Swedavia's passengers donated half a million kronor to Doctors Without Borders
In 2016, passengers at Swedavia's ten airports donated more than half a million Swedish kronor to Doctors Without Borders by giving the organisation the deposit on their bottles and cans at the airports' recycling stations. Now the recycling stations at Stockholm Arlanda Airport will get a new design to make collecting beverage containers easier, smoother and more efficient.
Over the past two years, passengers at Swedavia's airports have provided 25,100 kilos of bottles and cans for recycling at a value of one million kronor, with 12,944 kilos and almost 500,000 kronor collected in 2016.
"Half a million kronor helps a lot of people, and we are proud of our partnership with Doctors Without Borders. It is really great that our recycling stations at the airports can contribute something positive and that we have achieved such fine results. With the new look for our recycling stations, we hope it will be even easier to recycle instead of throwing containers away in a waste bin. In that way, our passengers can take part and help out in these vital operations," says Tove Möller, social sustainability manager at Swedavia.
The money collected will be used where it is needed most in Doctors Without Borders operations across the world.
"Deposits on beverage containers collected at Swedavia's airports are an important contribution in our work to save lives all around the globe. For instance, the 500,000 kronor that was donated in 2016 is enough for 20 tent hospitals that can be used as clinics or operating rooms," says Mari Mörth, Swedish secretary-general of Doctors Without Borders.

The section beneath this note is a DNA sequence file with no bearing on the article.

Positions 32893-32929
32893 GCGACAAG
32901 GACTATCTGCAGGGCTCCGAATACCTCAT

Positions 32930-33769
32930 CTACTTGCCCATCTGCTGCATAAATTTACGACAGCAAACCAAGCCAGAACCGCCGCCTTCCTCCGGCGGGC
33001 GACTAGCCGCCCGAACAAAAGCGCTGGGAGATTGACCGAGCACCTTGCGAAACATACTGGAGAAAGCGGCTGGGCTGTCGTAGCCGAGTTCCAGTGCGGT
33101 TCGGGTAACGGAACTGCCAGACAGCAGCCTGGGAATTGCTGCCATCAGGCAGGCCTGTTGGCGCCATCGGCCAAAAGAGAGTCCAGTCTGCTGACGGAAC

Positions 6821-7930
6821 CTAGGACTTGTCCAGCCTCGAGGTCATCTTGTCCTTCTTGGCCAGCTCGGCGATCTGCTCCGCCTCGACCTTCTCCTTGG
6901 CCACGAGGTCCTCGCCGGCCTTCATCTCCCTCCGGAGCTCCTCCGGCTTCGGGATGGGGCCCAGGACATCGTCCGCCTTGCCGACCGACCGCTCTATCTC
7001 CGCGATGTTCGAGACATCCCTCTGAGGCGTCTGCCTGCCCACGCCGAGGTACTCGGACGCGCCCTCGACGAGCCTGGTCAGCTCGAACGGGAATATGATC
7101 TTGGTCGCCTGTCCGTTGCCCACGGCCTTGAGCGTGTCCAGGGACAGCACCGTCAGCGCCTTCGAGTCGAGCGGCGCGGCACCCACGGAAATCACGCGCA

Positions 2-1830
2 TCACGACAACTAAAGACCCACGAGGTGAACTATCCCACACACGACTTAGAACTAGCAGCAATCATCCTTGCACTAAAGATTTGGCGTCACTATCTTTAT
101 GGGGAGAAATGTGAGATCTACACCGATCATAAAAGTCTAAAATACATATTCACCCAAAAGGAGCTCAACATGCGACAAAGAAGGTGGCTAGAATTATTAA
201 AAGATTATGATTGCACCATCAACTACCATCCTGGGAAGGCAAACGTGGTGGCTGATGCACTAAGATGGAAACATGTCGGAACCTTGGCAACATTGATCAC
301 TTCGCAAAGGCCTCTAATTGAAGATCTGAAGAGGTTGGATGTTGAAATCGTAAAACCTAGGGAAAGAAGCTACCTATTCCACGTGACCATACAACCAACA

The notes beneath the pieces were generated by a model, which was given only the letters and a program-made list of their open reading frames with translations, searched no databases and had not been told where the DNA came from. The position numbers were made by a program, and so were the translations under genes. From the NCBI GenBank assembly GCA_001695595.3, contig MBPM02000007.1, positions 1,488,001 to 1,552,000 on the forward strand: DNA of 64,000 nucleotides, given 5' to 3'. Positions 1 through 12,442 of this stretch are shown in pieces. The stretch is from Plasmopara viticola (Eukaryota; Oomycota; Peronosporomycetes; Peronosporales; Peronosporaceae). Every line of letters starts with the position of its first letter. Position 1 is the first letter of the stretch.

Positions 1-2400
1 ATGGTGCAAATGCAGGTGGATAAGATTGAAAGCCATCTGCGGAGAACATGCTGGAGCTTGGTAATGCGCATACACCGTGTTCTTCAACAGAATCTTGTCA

"A lot of beverages are consumed at airports, and we are really pleased that our partnership with Swedavia and Doctors Without Borders enables passengers to recycle their bottles and cans while making a contribution to something that is really important," says Rickard Andersson, product manager of Returpack, a Swedish company that promotes the recycling of bottles and cans.
The recycling bins have been updated and feature a new kind of plastic lid that makes it easier and clearer for passengers to use for recycling their bottles and cans. The updated bins are being launched first at Stockholm Arlanda Airport and will be located by the security checkpoints at the airports.
The new bins are made by Väsby Snickeri, while the design and communication material were developed by TEA Arkitekter and Stockholm Design Lab.
In the photo are Mari Mörth, Swedish secretary-general of Doctors Without Borders; Tove Möller, social sustainability manager at Swedavia; and Rickard Andersson, product manager at Returpack, who inaugurated the newly designed recycling bin at Stockholm Arlanda Airport.